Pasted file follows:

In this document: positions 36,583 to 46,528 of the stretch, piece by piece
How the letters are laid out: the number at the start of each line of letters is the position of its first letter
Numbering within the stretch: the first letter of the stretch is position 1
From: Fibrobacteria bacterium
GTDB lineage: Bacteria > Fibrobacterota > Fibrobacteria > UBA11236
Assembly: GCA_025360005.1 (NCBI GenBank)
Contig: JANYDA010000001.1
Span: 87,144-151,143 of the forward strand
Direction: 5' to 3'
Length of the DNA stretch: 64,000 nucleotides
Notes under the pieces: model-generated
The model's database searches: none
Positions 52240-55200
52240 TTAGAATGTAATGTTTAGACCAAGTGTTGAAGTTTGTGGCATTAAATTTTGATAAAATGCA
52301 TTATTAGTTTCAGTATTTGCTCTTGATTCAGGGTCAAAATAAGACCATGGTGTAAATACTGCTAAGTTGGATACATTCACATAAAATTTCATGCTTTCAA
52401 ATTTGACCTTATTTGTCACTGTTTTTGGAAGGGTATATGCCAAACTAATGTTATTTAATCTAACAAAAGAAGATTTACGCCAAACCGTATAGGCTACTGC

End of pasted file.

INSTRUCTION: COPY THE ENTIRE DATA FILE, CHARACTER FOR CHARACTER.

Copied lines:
In this document: positions 36,583 to 46,528 of the stretch, piece by piece
How the letters are laid out: the number at the start of each line of letters is the position of its first letter
Numbering within the stretch: the first letter of the stretch is position 1
From: Fibrobacteria bacterium
GTDB lineage: Bacteria > Fibrobacterota > Fibrobacteria > UBA11236
Assembly: GCA_025360005.1 (NCBI GenBank)
Contig: JANYDA010000001.1
Span: 87,144-151,143 of the forward strand
Direction: 5' to 3'
Length of the DNA stretch: 64,000 nucleotides
Notes under the pieces: model-generated
The model's database searches: none
Positions 52240-55200
52240 TTAGAATGTAATGTTTAGACCAAGTGTTGAAGTTTGTGGCATTAAATTTTGATAAAATGCA
52301 TTATTAGTTTCAGTATTTGCTCTTGATTCAGGGTCAAAATAAGACCATGGTGTAAATACTGCTAAGTTGGATACATTCACATAAAATTTCATGCTTTCAA
52401 ATTTGACCTTATTTGTCACTGTTTTTGGAAGGGTATATGCCAAACTAATGTTATTTAATCTAACAAAAGAAGATTTACGCCAAACCGTATAGGCTACTGC